Editor’s note: Malcolm Lazin is executive director of Equality Forum, an LGBT civil rights organization which focuses on education and coordinates LGBT History Month in October. He is a former federal prosecutor and chair of the Pennsylvania Crime Commission.
In 1961, my senior year in a rural Central Pennsylvania high school, I competed in the oratorical contest with a speech titled, “The Plight of the American Negro.” My teacher informed me if I wanted to win, I had chosen a wrong and contentious topic.
While I was raised in the North, attitudes about Negroes were similar to those in the South.
From a relatively inactive movement in early 1960, dramatic events for racial equality captured national attention between 1961 and 1963 — Freedom Rides, Interstate Commerce Commission’s desegregation order, Voting Education Project, integration of the University of Mississippi, Gov. George Wallace’s intervention against desegregating the University of Alabama, Dr. King’s Letter from Birmingham Jail, national awareness of White Citizens Council and Ku Klux Klan brutality.
When I arrived in the capital as a college student to take summer classes in 1963, I heard about a national demonstration planned at the Lincoln Memorial for late August. Washington was not only below the Mason Dixon line, but it was then in many ways a outhern city. Few blacks attended Washington’s white colleges and universities. Black collegians attended Howard University.
At my college, there were two black undergraduates, one of whom was from Africa. Job opportunities for non-college educated blacks were mostly in servile roles. College educated blacks were principally offered positions as teachers in colored public schools and ministers in colored churches.
The Kennedy administration, fearing unrest, discouraged the demonstration. Lead organizers A. Philip Randolph and openly gay Bayard Rustin were not deterred.
On Wednesday, August 28, 1963, I joined an estimated 250,000 black and some white Americans at the Lincoln Memorial for the March on Washington for Jobs and Freedom. For me, it was important that I attend. Being a Jewish-American, the Holocaust was a recent and painful reminder of unfettered prejudice. Negro lynchings without arrests reminded me of the horror of the pogroms that Jews experienced in Europe, while authorities looked the other way.
The March was a magical moment. Ordinary folks, mostly dressed as if they were going to church arrived from rural towns and large cities. Despite the repression exercised by authorities in the South, they were not intimidated. The magnitude of the largest crowd ever assembled on the National Mall inspired everyone. The statue of the Great Emancipator symbolized the long sought aspirations for a better life, equality and equal justice.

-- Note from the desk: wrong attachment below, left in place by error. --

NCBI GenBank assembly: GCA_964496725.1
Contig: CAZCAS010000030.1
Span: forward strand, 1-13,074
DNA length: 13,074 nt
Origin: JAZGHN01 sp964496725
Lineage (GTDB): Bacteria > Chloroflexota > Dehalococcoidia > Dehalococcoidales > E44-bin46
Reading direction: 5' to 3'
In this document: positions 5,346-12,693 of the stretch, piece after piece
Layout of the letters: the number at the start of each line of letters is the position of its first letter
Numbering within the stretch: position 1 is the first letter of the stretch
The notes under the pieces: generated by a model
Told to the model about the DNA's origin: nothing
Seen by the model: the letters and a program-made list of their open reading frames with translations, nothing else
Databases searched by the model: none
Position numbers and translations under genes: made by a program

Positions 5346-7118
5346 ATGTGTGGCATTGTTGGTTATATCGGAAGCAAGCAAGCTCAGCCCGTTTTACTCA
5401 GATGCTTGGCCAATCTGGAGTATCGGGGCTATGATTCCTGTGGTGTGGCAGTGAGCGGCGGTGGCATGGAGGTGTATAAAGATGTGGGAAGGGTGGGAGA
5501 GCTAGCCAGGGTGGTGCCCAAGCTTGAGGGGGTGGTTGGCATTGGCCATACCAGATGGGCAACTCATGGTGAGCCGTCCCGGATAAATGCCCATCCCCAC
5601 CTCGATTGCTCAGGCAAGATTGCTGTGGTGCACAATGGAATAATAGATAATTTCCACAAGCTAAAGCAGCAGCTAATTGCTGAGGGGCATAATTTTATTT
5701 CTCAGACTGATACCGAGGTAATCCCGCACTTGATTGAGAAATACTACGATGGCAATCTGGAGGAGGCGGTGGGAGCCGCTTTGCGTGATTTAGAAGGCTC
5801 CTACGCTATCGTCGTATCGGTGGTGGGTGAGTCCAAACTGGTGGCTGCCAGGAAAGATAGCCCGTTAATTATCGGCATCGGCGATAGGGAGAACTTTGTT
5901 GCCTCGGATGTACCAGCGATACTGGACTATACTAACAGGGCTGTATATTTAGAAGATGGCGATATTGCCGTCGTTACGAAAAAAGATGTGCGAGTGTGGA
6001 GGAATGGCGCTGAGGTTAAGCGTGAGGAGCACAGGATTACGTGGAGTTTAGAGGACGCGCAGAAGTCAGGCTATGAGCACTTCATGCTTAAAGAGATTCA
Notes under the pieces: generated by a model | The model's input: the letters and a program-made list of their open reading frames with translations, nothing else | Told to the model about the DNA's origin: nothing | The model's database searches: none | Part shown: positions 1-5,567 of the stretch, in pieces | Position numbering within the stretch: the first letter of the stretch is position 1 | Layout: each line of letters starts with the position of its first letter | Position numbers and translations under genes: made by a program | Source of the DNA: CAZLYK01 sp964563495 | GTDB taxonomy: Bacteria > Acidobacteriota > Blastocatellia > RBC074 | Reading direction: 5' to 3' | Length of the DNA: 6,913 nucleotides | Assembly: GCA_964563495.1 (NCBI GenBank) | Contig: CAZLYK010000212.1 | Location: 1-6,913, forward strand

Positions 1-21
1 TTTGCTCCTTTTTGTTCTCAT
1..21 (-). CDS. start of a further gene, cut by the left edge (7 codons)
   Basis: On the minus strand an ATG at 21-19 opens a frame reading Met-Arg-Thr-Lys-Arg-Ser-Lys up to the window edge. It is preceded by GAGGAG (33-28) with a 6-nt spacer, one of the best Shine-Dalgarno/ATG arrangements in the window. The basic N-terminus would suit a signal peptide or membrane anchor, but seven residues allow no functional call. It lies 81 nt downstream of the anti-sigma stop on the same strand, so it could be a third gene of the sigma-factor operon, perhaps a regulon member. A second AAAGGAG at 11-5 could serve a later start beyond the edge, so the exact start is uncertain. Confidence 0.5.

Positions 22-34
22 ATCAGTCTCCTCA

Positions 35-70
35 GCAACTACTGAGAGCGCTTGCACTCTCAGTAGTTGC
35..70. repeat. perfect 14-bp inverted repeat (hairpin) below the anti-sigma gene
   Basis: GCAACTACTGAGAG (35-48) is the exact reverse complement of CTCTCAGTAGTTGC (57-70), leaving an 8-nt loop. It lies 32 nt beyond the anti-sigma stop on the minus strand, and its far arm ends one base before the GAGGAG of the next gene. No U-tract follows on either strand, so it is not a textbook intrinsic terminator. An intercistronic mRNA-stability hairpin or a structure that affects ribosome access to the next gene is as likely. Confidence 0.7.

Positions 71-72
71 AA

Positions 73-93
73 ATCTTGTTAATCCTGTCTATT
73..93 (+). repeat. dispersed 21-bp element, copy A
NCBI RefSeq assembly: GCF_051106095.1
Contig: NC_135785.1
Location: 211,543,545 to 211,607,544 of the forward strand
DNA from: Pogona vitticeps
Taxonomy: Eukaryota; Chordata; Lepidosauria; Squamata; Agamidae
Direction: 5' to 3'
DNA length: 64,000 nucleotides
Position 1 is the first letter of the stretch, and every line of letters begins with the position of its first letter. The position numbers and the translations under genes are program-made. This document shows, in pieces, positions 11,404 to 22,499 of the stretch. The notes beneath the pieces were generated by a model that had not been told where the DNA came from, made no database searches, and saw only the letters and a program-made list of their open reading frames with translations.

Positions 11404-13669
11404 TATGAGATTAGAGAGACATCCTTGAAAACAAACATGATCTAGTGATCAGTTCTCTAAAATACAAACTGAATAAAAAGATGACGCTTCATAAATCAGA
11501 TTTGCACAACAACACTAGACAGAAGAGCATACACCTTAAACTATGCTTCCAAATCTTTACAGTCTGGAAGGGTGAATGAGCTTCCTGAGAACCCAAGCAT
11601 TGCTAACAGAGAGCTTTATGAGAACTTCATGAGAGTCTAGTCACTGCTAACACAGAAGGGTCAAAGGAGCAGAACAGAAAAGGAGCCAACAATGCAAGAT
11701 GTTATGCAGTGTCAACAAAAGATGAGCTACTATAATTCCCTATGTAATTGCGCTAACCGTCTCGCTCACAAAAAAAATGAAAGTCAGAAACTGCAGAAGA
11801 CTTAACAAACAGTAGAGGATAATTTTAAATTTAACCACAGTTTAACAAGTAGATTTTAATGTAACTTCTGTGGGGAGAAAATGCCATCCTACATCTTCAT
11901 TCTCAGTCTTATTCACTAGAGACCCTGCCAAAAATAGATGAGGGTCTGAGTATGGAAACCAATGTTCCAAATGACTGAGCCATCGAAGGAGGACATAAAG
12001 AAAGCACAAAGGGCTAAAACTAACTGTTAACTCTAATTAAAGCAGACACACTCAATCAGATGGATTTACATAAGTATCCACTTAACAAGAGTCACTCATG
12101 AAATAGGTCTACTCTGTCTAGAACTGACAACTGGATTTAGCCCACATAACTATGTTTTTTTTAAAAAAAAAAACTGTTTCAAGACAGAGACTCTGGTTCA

It was a hot day with lots of speeches. While Dr. King is recognized today as America’s preeminent civil rights leader, his numerous co-organizers also spoke that day. One was Rabbi Joachim Prinz, president of the American Jewish Congress. Jews were among the early white supporters of civil rights. Rabbi Prinz was a German Jew who emigrated to the U.S. to escape Nazi persecution. His speech lived up to his honored placement between Mahalia Jackson’s spirituals and Dr. King’s speech.
When Dr. King began “I Have a Dream,” I was struck as if by lightning. It was akin to hearing Moses speak to the heavens. His speech was a defining moment for those assembled and for Americans watching television in living rooms across the nation. The March led to a Civil Rights Act of 1964 and a Voting Rights Act of 1965.
In the late 1980s, I came out as a gay man and became increasingly involved in LGBT civil rights. I met Barbara Gittings and Frank Kameny, the mother and father of the LGBT civil rights movement. They helped organize the Annual Reminders at Independence Hall and Liberty Bell each July 4 from 1965 to 1969. The Annual Reminders, the first organized demonstrations for gay equality, laid the groundwork for the Stonewall Riots in 1969.
While working on “Gay Pioneers,” a documentary to chronicle this history, I learned that the March on Washington had empowered early gay activists. They followed Dr. King’s protocol of non-violence, decorum and picketing. It informed me of the March’s pivotal impact on gay activism.
Gay pioneer Jack Nichols stated, “We had marched with Martin Luther King, seven of us from the Mattachine Society of Washington in 1963, and from that time on, we’d always had our dream about a (gay) march of similar proportions.”
The first Annual Reminder on July 4, 1965, in Philadelphia had 40 participants. It was the largest demonstration for gay equality in the history of the world. By the 1969 Annual Reminder, the number swelled to 160 picketers.
From 1979 to 1993, a series of national marches on Washington for lesbian and gay rights drew, at first, tens of thousands and later hundreds of thousands of people — culminating in the April 1993 March on Washington for Lesbian, Gay and Bi Equal Rights and Liberation that attracted an estimated 1 million demonstrators.
In the years between the 1963 March on Washington and 1993, the AIDS epidemic and societal changes propelled by the African-American and women’s civil rights movements helped launch LGBT from nascent to engaged activism. For me, the March 50 years ago was a transcendent moment in a lifelong engagement for everyone’s civil rights.
On August 28, 1963, Dr. King ascended a Mount Sinai. His biblical Dream forever changed institutional oppression, our nation and the world.
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